FATE (Explain the line, 'Fate will unwind as it must.' ; ) in Beowulf The line, 'Fate will unwind as it must,' ; (284) not only shows that the people believed they had no control of their destiny, but it is also relevant that Paganism was a significant part of their every day life. There are many illustrations throughout the poem Beowulf, that portray the importance of fate to the people. Often, the word fate was used as a way of showing the outcome of what has already come about. Fate was a way of saying that the people's destiny was already chosen, that they had no control, but everything would turn out as it should. For example, 'But fate, that night, intended Grendel to gnaw the broken bones of his last human supper,' ; (309-310). This is a way of foreshadowing the fate, or destiny, or Grendel's life.
During the Last Battle, Beowulf replies 'I mean to stand, not run from his shooting flames, stand till fate decides which of us wins,' ; (637-639). He acted as though everything that he has gone through so far in his life, was in the hands of fate, and would continue to be until his time was over. Whatever came out of this battle, was meant to be and there was nothing that was going to change it. Fate is related to the Pagan religion.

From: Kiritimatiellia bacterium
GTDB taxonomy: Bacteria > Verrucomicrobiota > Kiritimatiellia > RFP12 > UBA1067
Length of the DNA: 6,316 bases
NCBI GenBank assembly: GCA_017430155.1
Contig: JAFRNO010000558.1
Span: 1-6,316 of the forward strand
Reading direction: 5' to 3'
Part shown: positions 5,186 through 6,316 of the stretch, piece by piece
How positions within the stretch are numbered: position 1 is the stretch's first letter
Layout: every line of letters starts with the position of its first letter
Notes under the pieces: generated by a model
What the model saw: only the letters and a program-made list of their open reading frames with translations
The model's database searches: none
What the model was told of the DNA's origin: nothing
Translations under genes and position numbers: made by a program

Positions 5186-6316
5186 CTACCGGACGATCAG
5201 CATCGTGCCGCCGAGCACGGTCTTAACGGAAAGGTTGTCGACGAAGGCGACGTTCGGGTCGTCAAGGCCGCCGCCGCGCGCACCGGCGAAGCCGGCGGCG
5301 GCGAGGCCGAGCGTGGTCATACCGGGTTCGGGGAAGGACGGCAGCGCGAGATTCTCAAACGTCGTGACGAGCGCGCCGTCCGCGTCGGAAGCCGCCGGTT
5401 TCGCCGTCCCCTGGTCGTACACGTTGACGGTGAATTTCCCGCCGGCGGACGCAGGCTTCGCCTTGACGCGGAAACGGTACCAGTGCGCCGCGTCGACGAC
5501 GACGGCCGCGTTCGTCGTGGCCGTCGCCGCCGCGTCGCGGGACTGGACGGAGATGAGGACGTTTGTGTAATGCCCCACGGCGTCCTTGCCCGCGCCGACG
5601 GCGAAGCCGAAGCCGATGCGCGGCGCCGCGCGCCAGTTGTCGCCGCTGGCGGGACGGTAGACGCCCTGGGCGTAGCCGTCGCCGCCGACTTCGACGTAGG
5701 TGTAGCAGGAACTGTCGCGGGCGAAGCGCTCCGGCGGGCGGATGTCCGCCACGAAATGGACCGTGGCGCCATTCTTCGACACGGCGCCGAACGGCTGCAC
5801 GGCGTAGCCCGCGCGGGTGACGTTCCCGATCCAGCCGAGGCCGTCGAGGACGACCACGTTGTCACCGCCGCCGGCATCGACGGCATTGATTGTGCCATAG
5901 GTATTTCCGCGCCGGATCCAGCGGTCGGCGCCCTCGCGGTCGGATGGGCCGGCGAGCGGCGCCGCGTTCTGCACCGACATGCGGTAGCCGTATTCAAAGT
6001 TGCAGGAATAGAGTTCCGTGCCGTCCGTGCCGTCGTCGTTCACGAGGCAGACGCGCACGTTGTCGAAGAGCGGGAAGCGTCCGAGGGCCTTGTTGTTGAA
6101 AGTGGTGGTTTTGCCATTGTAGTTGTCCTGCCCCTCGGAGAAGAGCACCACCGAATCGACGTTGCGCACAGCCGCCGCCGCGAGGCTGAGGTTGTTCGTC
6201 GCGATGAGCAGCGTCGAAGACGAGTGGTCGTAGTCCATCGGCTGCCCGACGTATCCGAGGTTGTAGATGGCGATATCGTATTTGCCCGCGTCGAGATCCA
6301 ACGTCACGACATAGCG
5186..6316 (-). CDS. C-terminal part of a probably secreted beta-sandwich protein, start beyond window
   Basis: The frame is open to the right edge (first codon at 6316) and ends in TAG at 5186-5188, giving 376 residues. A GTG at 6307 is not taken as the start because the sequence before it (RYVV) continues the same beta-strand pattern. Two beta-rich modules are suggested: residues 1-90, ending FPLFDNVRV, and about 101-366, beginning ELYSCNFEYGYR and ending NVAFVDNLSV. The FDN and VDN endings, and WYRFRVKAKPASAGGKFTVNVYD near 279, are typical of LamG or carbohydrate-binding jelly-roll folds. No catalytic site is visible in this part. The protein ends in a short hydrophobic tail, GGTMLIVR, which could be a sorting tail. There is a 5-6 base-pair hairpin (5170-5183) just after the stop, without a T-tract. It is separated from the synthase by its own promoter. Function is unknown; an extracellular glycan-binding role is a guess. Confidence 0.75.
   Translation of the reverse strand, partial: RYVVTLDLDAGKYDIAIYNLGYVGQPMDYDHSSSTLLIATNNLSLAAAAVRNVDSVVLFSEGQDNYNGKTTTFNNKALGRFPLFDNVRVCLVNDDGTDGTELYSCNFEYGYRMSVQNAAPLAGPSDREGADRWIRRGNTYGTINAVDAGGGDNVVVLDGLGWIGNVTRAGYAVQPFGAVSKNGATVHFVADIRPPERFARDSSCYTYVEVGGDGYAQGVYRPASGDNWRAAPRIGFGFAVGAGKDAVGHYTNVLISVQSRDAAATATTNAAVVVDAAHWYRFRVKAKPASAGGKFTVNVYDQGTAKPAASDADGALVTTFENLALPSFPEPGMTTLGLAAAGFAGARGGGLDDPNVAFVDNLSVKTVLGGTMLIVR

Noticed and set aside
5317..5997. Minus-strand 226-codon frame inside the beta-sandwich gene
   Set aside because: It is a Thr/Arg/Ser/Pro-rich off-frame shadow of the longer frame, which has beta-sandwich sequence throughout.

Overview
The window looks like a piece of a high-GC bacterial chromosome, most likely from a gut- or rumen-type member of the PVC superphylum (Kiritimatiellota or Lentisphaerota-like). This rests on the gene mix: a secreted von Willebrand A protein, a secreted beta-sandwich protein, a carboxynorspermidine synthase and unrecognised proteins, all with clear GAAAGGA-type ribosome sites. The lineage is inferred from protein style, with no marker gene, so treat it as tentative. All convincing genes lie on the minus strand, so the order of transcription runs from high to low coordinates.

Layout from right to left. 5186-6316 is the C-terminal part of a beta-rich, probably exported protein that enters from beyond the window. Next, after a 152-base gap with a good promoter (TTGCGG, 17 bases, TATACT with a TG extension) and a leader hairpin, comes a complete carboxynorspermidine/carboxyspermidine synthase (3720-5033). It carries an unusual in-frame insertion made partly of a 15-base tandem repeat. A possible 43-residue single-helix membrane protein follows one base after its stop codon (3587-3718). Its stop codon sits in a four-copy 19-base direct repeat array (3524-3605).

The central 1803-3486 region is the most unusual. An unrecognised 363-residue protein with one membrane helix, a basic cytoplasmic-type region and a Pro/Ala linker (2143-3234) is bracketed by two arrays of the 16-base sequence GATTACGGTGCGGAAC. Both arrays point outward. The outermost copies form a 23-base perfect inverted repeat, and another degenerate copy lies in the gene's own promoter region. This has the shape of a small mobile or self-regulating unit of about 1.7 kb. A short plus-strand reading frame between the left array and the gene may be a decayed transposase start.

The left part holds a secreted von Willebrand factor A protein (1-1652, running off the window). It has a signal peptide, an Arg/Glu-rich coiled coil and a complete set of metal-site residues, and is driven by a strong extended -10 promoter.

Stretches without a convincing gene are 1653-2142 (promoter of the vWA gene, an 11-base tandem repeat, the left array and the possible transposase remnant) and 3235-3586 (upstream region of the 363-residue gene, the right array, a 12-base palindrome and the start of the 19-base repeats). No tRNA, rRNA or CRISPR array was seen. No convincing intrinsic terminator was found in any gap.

Paganism was the religion that was most often used during the time of Beowulf. It is referred to every time fate is mentioned, because they didn't believe in one God and thought that fate had control over them. Fate was also used as saying the outcome of something that had already come about. For example, on line 46, Hrothgar mourns over the fate of his companions, 'Hrothgar, their lord, sat joyless in He rot, a mighty prince mourning the fate of his lost friends and companions.' ; Here it is used as a way of saying their lives had already ended. Beowulf refers to the fate of the monsters he had already fought.
'Death was my errand and the fate they had earned,' ; (253-254). 'Fate will unwind as it must,' ; is saying that the people left their lives up to fate, and whatever happens was meant to be, and that they had no control over it. This shows that Paganism was depended on heavily. It was also used as a way of saying that something had already happened.